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#2022736 - 01/28/13 10:05 AM Re: What think technicians about of max's temperament? [Re: rxd]
Olek Offline
7000 Post Club Member

Registered: 03/14/08
Posts: 7454
Loc: France
Originally Posted By: rxd
Ando.

This goes through an automatic translator so choice of words is important.
Using the lever at the right angle can be confusing. We're trying to stop Max using the lever at an angle to the strings. In fact we are asking for no right angle to the strings but simply in line with them.

Your statement " never tune a unison with three strings ringing" is strange. Are you a tuner? An unison can only be judged by what it sounds like with all three strings ringing. We can talk about coupling later, if that's what you mean. For now, those of us who want to help Max need to hear at least one completed simple three string unison. Max is already guessing at unisons.


RXD, I was educted with 3 strings sounding, and indeed that is how the unison is tested, but dont you think it is easier to learn, to tune 2 "doublets" of 2 strings , that may have a smiliar construction, so they mix in an unity when they are ringing together ?

I dont talk of the final result, but the facility of the method, to learn, I believe it is easier to tune 2+2 than to tune 2+1, if you see what I mean.

I am sorry if that method can lend to some difficulties.
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#2022771 - 01/28/13 11:11 AM Re: What think technicians about of max's temperament? [Re: Maximillyan]
Maximillyan Offline
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Registered: 06/12/11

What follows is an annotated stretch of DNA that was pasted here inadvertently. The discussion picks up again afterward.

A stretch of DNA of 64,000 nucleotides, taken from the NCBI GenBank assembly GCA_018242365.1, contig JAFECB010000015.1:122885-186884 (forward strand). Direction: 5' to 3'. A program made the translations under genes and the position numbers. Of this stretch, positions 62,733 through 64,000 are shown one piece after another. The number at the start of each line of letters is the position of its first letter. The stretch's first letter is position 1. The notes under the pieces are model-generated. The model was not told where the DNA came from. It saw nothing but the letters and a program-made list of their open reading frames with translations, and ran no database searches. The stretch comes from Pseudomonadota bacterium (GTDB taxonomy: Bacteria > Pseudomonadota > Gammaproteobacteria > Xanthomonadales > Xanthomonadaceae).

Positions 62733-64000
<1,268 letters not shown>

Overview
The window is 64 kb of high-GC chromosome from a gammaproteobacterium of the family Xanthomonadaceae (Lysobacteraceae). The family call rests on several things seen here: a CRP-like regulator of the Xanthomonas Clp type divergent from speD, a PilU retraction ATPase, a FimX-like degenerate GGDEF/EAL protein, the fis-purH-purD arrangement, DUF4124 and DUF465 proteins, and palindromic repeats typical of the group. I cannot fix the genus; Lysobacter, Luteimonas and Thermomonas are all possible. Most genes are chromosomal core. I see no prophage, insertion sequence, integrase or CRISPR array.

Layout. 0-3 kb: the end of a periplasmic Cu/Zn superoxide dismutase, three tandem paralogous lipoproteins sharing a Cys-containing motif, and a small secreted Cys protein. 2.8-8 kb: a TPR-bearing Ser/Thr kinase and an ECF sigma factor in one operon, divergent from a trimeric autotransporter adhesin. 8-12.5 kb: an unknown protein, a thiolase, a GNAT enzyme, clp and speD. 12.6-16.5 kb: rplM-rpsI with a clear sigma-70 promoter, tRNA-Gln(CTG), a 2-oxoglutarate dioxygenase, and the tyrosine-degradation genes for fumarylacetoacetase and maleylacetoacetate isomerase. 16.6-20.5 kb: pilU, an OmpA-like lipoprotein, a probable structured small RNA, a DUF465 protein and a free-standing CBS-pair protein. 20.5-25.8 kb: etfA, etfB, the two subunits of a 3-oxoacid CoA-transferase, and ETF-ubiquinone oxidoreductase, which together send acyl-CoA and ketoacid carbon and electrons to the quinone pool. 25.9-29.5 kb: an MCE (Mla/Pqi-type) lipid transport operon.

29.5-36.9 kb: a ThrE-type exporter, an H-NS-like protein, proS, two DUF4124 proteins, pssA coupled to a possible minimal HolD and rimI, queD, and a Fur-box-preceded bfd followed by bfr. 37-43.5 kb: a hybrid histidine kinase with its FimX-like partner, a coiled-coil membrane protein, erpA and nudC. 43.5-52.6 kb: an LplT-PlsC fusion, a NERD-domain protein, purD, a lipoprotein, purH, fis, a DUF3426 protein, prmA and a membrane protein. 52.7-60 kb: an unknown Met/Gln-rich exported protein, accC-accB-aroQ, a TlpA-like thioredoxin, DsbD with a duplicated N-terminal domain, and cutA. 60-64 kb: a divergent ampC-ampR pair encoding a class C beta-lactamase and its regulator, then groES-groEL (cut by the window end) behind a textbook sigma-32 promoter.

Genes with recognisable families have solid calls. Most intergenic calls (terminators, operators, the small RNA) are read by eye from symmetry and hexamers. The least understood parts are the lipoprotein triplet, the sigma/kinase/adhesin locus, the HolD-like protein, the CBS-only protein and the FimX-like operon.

Posts: 1514
Loc: KZ
A = 440 I'm beating on key. I before put the mute (felt) to silence the other both. I'm put the mute before average and upper string. And I listen down string. If need I'm understate or lowers the it's sound. When a mute before average and down,find right sound upper string. I strongly beat on a key - a hammer beating on a 3 strings immediately and listen carefully. If I'm do not hear the accordion waves it's so ready unison
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#2022880 - 01/28/13 02:40 PM Re: What think technicians about of max's temperament? [Re: pppat]
Chris Storch Online   content
Full Member

Registered: 08/13/09
Posts: 197
Loc: Massachusetts
Thank you for taking the time to do this Patrick. Very informative.

Roger Kirk published a 1959 study in the Journal of the Acoustical Society, where hid did essentially what you've done with your recordings, and then asked a number of trained and untrained listeners which 'flavor' unison they preferred. I had a hard time believing the conclusion he came to - that people could prefer a unison that could be as much as 1 cent or 2 cents out.

The wide unison you produced with -1 cent in the left string and +1 cent in the right string is 2 cents out/wide. And it gives an indication of one of the types of unisons Kirk's subjects were listening to. One which they said they liked! Hard to believe, but there it is.

Chris S.

Abstract of his paper: